Brian Snyder/Reuters

His executive order will discourage the high-skill newcomers that the U.S. economy needs to compete globally.

Trump's executive order on immigration threatens what goes to the very core of America's innovative edge: the ability to attract global talent. Even if the ban is lifted, the damage has been done. Global talent has been put on alert.

America’s science and tech edge has long been fueled by the talented immigrants it attracts from across the world. Immigrants have played an incredibly important role in America’s high-technology competitiveness. Foreign talent makes up a huge share of America’s science and technology workforce, and from a third to half of the founding teams of significant U.S. technology startups.

The reality is that high-skill immigrants can choose where to go. For decades, they’ve picked the United States and those choices have benefitted us. But they can just as easily pick other places. More than a decade ago, in my book The Flight of the Creative Class, I pointed out that efforts to restrict the flow of immigrants to the United States would have serious economic consequences. This was a smaller threat a decade or two ago, when global competitors were less established. The U.S. could rest on its “talent laurels."

But today, there are a handful of countries and dozens of global cities with great universities that can effectively compete for high-skill immigrants. Countries like Canada and Australia have come to understand the economic advantages of attracting immigrants and have upped their efforts to attract top talent from around the globe.

The U.S. is already losing the competition for talent

A recent National Bureau of Economic Research working paper by Sari Pekkala Kerr, William Kerr, Çaǧlar Özden, and Christopher Parsons drives this point home. They outline how the U.S. has fallen behind in attracting immigrants and how much it benefits from their dense clustering in knowledge-based cities and metros like San Francisco, Los Angeles, and the Boston-New York-Washington Corridor.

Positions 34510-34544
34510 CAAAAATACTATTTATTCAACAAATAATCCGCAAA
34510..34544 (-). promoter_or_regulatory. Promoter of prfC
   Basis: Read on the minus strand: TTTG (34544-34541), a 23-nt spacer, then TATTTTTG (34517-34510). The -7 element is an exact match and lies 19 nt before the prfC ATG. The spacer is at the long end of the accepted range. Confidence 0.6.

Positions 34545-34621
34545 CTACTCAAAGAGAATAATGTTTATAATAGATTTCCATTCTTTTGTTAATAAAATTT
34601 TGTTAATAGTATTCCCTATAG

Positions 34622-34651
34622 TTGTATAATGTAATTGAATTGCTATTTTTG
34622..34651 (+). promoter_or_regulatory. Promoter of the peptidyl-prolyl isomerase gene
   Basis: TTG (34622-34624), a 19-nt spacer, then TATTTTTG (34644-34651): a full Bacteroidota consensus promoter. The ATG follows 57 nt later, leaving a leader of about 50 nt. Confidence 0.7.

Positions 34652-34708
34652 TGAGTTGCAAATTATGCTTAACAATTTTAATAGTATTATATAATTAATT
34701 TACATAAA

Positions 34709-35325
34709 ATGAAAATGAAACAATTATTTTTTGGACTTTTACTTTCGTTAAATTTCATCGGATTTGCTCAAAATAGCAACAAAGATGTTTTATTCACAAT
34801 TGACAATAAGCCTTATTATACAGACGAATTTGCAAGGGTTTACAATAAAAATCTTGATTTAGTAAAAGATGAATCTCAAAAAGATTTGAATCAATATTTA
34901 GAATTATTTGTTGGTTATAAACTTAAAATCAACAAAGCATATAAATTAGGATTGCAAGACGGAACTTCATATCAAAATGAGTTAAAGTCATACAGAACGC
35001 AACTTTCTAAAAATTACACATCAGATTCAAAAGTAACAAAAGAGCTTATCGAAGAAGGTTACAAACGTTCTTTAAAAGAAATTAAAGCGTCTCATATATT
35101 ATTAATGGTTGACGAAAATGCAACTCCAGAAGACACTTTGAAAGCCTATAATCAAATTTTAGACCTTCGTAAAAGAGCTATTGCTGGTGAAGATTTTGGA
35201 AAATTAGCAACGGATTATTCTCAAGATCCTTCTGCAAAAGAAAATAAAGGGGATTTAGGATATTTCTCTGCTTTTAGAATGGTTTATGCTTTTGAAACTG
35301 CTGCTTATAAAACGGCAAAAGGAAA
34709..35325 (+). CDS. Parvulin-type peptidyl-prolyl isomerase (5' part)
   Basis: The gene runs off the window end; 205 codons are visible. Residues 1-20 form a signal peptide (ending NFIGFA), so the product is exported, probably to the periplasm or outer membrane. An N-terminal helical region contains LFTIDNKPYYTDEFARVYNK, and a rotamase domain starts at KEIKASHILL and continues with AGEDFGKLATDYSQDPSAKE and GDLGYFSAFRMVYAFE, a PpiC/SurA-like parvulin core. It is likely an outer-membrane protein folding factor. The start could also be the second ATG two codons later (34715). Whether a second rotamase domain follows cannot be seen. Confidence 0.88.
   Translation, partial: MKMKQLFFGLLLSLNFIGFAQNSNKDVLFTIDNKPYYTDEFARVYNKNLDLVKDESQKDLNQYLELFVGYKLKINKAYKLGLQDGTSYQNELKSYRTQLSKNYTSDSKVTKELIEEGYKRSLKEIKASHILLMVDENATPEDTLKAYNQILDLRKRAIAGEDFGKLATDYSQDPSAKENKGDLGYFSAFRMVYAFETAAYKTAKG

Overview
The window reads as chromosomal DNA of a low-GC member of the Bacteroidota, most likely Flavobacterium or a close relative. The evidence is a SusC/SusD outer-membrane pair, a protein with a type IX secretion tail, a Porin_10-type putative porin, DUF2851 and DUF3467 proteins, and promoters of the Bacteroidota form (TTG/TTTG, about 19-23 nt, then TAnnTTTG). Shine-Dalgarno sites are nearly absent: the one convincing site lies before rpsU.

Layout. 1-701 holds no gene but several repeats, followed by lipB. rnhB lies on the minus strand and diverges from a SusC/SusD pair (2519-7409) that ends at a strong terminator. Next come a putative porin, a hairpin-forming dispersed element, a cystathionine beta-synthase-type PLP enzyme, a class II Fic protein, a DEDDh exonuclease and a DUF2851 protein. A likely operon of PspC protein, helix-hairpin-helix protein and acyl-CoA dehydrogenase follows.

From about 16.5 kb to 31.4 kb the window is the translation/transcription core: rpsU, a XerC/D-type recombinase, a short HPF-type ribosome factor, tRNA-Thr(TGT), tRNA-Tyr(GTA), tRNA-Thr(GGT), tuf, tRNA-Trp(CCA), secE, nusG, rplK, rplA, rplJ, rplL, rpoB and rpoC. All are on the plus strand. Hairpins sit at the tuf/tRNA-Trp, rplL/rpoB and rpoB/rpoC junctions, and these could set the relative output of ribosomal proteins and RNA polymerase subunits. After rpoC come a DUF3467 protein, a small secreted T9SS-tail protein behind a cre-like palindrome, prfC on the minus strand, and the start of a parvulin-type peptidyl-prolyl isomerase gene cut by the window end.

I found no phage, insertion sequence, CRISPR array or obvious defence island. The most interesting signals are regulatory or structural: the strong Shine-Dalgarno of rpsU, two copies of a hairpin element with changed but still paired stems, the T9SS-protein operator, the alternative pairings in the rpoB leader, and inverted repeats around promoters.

An especially worrying trend the study points out: Even before Trump, the U.S. has been losing the competition for talent. The chart below is a bit wonky but it tells the tale. It compares the share of immigrants with high school educations in 1990 to the share in 2010 across a whole bunch of countries.

Proportion of high-skill migrants to countries in 1990 and 2010 (Sari Kerr et al.)

The countries that are above the line—like Great Britain, Canada, Australia, Norway and yes, even Mexico, have grown their share of more highly educated immigrants. The U.S. is the big dot that sits below the line; its share of more educated immigrants has fallen relative to other nations. Trump’s immigration crackdown comes at the worst possible time for America’s ability to attract global talent.

The map below shows the extreme clustering across the Bos-Wash Corridor, along the West Coast from Los Angeles and Southern California to the Bay Area and the Pacific Northwest as well as Chicago, Miami, and the border areas of Texas and Arizona. The darkly shaded places in the interior of the country are largely college towns, which have long functioned as key immigrant gateways, in effect comprising the Ellis Islands of our time. Immigrants not only cluster geographically, but by occupation and industry—for example computer scientists and software engineers in the Bay Area or mathematical finance whizzes in Manhattan, magnifying their positive impacts, as the study notes.

Regional distribution of high-skill migrants in 2010. (Sari Kerr et al.)

As the authors point out, immigrants to the United States haven take home larger shares of Nobel Prizes; they’ve won half of the nation’s Fields Medals for outstanding achievements in mathematics and a third of its Man Booker prizes for literature. And of course, America’s science and tech workforce broadly depends on the considerable numbers of highly educated foreign students it attracts in fields computer science, software engineering, math, and other science and engineering fields.

Indeed, by declaring war on sanctuary cities, Donald Trump has effectively declared war on half the U.S. economy. Cutting off federal funding would hurt these cities drastically. But harming their economic output could even more disastrous for the U.S. economy writ large.

The metro areas encompassed by the fifteen sanctuary cities below make up 45 percent of the entire U.S. economy, according to data put together by my colleague Steven Pedigo, who heads up the Urban Lab at NYU’s Schack Institute of Real Estate.

The fifteen largest sanctuary cities and their metropolitan areas’ gross regional product, in millions. (Steven Pedigo/Data from Bureau of Economic Analysis 2015 and U.S. Census Community Survey 2015)

Immigrants benefit the U.S. enormously—but they no longer need to come here. Global talent is already heading to cities and nations outside the United States. The Trump administration’s moves to limit immigration pose a deep threat to America’s ability to attract global talent, to its innovative prowess, and ultimately, to the living standards of its people.

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